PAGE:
At 6pm, Ms. U’s husband went off in search of the engine for our ride home, an ox that was grazing on a nearby hill. And then we were off! Back across the valley. Back past the gers and through the trees. All was going well until we were approached by yet another group of young men on horseback, who appeared to be having trouble transporting their bull (I assume to the slaughterhouse). Could they maybe tie the animal to the back of our ox cart? No problem!

Peter and I then found ourselves literally sitting in the middle of an ox v. bull tug of war. Most of the points went to the ox, which didn’t even glance back at the additional 500-pound weight now resisting it from behind. It just kept on walking as the bull dug in its hooves and refused to move. The rope, easily more than a half inch thick, snapped. Twice.

By the time we got to the river, the situation had become more upsetting than funny; the ox, still proving the truth behind the adage “strong as an ox,” lost its balance and fell forward into the water, as a group of boys came up to the bull from behind and started pelting it with rocks. Eventually our driver gave up trying to help with the bull transport and urged the ox up the bank; the last I saw of the bull, it had collapsed on the edge of the river and was refusing to get up.  It was one of those moments that makes the animal rights activist in you want to cry – but then again, these are nomads. They eat meat. They had to get the bull to move. Still, I didn’t want to watch it.

We got on the bus at the first stop, and had just settled into its only two backwards-facing seats when it pulled into its next stop and we saw a familiar figure lumber on board, wearing a long wool nomadic coat tied with a bright golden sash. Mr. Bold! We waved to him and earned a hearty wave back, establishing our status as the coolest people on the bus – yeah, that’s our nomadic friend. But things took a turn for the worse when Mr. Bold pushed his way to the front of the bus and traded seats with the small woman who’d been sitting next to me. You know how I said previously that his face was wide? So were his shoulders. Despite the fact that the bus was relatively empty (by Mongolian standards), I felt more cramped than I had on our ride there.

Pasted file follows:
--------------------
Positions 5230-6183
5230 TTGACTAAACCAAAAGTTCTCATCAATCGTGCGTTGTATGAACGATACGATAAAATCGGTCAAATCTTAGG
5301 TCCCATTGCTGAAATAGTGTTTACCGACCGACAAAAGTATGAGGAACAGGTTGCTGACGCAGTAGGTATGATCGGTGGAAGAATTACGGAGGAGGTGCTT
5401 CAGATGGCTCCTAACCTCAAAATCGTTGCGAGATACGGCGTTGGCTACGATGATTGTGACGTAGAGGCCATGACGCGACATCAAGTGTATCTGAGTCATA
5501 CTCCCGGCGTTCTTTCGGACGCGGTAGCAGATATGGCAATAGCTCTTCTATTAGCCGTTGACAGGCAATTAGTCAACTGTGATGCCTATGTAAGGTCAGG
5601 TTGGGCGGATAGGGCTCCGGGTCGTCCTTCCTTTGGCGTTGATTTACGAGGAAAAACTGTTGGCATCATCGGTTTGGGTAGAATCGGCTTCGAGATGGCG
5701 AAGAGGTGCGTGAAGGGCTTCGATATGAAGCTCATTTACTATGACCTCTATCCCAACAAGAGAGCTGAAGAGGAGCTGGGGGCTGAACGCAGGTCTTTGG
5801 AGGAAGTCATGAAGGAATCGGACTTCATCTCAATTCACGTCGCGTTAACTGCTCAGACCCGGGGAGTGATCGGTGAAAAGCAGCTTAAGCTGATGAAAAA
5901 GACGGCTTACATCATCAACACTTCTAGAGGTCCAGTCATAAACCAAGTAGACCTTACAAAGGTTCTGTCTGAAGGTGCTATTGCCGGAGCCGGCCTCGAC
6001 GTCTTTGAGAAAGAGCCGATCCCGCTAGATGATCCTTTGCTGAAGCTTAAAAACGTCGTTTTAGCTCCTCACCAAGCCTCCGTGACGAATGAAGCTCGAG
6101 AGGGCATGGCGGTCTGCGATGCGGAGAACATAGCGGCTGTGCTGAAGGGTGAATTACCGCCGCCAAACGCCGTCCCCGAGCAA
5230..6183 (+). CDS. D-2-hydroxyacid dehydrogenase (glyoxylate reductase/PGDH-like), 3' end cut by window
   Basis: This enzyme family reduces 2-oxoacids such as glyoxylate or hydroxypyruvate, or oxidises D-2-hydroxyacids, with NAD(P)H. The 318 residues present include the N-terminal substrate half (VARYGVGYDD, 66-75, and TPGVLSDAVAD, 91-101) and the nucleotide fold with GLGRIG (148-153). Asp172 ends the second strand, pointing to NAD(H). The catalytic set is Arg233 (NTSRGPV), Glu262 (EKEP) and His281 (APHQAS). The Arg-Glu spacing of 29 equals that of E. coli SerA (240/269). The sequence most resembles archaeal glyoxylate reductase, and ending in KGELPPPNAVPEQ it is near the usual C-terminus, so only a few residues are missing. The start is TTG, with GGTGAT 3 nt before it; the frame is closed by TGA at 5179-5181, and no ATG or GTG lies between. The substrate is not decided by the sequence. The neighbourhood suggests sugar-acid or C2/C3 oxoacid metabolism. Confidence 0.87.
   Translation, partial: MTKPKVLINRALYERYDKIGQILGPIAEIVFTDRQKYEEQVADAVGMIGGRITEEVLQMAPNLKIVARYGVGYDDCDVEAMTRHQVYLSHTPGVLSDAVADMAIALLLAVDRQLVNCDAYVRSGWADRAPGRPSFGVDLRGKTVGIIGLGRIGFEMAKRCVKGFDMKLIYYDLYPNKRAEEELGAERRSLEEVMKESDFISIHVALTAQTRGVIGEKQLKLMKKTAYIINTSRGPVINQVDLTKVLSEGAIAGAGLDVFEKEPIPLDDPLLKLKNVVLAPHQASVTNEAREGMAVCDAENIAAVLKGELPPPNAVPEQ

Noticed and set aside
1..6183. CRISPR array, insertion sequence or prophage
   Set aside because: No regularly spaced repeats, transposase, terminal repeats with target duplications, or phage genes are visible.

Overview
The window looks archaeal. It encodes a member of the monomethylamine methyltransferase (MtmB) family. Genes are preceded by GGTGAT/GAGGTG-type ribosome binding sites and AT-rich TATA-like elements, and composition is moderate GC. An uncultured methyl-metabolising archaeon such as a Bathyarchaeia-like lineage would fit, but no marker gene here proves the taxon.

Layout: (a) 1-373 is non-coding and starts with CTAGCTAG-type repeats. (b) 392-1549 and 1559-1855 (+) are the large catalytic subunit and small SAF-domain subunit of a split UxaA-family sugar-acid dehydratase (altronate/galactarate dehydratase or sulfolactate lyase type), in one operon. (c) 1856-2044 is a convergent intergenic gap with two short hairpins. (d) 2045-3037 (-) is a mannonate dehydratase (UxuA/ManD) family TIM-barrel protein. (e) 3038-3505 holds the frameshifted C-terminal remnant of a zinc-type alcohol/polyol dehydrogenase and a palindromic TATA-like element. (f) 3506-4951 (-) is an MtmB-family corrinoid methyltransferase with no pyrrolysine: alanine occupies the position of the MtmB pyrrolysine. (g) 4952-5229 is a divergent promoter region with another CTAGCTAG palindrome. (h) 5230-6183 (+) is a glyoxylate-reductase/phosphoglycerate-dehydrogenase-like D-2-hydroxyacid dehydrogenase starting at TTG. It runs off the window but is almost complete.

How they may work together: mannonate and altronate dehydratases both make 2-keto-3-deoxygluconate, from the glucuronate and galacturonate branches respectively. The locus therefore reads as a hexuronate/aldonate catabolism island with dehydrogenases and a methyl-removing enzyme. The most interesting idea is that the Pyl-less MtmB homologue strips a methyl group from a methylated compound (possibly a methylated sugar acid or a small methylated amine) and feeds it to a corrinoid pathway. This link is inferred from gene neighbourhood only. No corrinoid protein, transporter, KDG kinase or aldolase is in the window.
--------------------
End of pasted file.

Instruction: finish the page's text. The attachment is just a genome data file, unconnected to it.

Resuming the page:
Making things worse, if funnier, was that Mr. Bold was something of a one-trick pony, reaching for my arm, miming an arm wrestling match, and giving me a thumbs up, over and over again. (This was very confusing to the people sitting behind us.) After perhaps the 9th round, Peter came to my rescue by challenging Mr. Bold to a thumb-wrestling match, and soon several rows of Mongolians were watching with confused smiles as their thumbs darted and dodged, Mr. Bold complaining that Peter was moving his elbow around too much.

Luckily for us, Mr. Bold got off the bus after about 40 minutes. We arrived, exhausted, into the chaos of Ulan Baatur and checked into Hotel Ulan Baatur, a former luxury (or at least Soviet) hotel that needs some serious renovation work before it can reclaim its supposed glory. But at that point, we didn’t care. Real beds? Soap? A shower with sporadic hot water? Heaven.

Us and the Bolds.